Faraday and Disraeli
Faraday got money from Disraeli for his research.
- Napoleon needed engineers and physicists to build up his army. In
this photo, I am with two French army officers
in their Napoleonic uniforms. They are students at the
Ecole Polytiniques set up by Napoleon to produce army engineers. They were
talking to me because they were interested in graduate schools in the United
Napoleon was particularly interested in sending projectiles accurately to destined places. Indeed, Napoleon was the major beneficiary of d'Alambert, Langrange, and Coriolis.
After the industrial revolution, Queen Victoria and her prime minister named Benjamin Disraeli had to build steam-powered warships and powerful guns to extend the territory of the British empire. They needed engineers and scientists. I assume they were paid generously by their government.
- There was one British scientist who could play around with magnets, electric
wires, and eletrochemicals. His name of course was
He also wanted have some money from the government, and he asked Disraeli for
support for his research. Disraeli however was not able to see how useful those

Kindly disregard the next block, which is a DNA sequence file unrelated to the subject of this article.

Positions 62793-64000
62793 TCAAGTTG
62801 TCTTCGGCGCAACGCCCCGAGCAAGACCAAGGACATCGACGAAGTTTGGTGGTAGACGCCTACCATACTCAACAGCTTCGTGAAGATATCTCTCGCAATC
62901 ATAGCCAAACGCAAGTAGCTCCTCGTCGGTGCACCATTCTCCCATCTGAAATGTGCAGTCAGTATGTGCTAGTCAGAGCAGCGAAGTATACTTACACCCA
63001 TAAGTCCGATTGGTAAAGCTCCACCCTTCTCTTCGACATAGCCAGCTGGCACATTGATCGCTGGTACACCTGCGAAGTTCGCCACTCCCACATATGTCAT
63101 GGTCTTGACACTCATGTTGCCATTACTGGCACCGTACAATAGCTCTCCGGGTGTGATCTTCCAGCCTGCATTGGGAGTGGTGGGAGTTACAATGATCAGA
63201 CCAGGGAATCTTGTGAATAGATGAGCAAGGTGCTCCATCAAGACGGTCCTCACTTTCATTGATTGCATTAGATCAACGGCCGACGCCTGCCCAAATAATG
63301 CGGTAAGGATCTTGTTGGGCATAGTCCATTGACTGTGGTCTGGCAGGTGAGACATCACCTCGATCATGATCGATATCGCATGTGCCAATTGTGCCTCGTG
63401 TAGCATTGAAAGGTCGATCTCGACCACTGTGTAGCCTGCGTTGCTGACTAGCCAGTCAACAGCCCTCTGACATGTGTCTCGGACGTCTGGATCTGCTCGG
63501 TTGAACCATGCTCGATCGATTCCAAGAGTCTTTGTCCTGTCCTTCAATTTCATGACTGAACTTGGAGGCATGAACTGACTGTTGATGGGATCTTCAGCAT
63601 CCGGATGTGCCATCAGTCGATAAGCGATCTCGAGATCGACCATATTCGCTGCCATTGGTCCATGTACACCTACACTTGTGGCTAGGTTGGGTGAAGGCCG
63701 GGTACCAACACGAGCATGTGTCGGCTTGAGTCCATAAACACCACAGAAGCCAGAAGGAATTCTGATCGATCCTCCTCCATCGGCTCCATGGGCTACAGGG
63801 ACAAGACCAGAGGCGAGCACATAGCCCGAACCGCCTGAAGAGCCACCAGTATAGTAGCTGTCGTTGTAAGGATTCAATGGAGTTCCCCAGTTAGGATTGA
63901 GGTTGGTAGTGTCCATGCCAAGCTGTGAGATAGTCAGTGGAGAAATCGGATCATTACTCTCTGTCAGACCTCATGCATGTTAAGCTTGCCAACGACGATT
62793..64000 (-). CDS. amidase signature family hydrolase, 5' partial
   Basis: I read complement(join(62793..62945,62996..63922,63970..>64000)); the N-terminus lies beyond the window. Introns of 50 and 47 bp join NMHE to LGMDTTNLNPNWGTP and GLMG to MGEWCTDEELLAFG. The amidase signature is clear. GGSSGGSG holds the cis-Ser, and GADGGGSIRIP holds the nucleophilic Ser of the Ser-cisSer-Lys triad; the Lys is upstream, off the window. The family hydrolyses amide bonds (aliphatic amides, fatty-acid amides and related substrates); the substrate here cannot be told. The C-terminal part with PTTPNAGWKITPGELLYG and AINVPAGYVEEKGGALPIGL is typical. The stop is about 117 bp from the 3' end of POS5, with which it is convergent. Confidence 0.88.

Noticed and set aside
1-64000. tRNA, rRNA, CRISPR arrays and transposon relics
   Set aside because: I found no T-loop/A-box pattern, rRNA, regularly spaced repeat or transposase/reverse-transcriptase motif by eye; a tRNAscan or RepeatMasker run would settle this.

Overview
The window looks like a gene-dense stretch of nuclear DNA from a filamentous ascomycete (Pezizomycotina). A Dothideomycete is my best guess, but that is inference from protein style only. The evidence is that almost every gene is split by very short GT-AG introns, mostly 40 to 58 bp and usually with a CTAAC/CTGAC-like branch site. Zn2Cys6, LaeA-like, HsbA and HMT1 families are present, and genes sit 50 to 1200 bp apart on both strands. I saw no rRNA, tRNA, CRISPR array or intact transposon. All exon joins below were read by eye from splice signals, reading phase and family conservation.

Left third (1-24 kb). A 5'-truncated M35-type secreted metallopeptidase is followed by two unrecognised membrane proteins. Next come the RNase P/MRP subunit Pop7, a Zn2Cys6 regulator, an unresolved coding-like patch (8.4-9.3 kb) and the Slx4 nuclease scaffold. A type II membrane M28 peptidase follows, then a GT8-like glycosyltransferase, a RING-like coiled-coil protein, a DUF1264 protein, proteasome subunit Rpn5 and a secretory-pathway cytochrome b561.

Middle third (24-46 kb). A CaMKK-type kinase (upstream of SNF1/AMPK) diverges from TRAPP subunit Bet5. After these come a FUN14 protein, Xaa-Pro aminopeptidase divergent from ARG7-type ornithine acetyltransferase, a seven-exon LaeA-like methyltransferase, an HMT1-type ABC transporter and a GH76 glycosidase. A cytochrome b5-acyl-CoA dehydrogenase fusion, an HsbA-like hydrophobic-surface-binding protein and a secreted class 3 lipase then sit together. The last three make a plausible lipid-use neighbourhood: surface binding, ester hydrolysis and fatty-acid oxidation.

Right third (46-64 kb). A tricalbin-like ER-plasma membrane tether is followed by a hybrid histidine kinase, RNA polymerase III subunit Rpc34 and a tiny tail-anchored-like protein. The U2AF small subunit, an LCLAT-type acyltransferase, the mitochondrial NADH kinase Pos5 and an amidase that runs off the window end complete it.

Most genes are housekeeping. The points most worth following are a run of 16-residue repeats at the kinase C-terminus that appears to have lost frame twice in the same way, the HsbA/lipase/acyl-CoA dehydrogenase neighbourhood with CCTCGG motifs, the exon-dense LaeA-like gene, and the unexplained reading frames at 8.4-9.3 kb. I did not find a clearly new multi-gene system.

magnets and electric wires to his imperial ventures.
Instead of saying flat No, Disraeli asked Faraday what role those gadgets could play for the Empire. Faraday then asked Disraeli why babies are needed for the Empire. Disraeli then decided to support Faraday's research. Click here for photos from the Faraday Museum in London.
- Physics played a more important role in the two world wars resulting in
stockpiles of nuclear bombs. At the same time, physicists became more dependent
on government fundings. More recently, physics became an essential
component of high-tech capitalism.
During these historical processes, money was placed above physics. This is not an ideal situation. When we write proposals for money, we often have to write what we do not really believe in. This is the most painful process for scientists.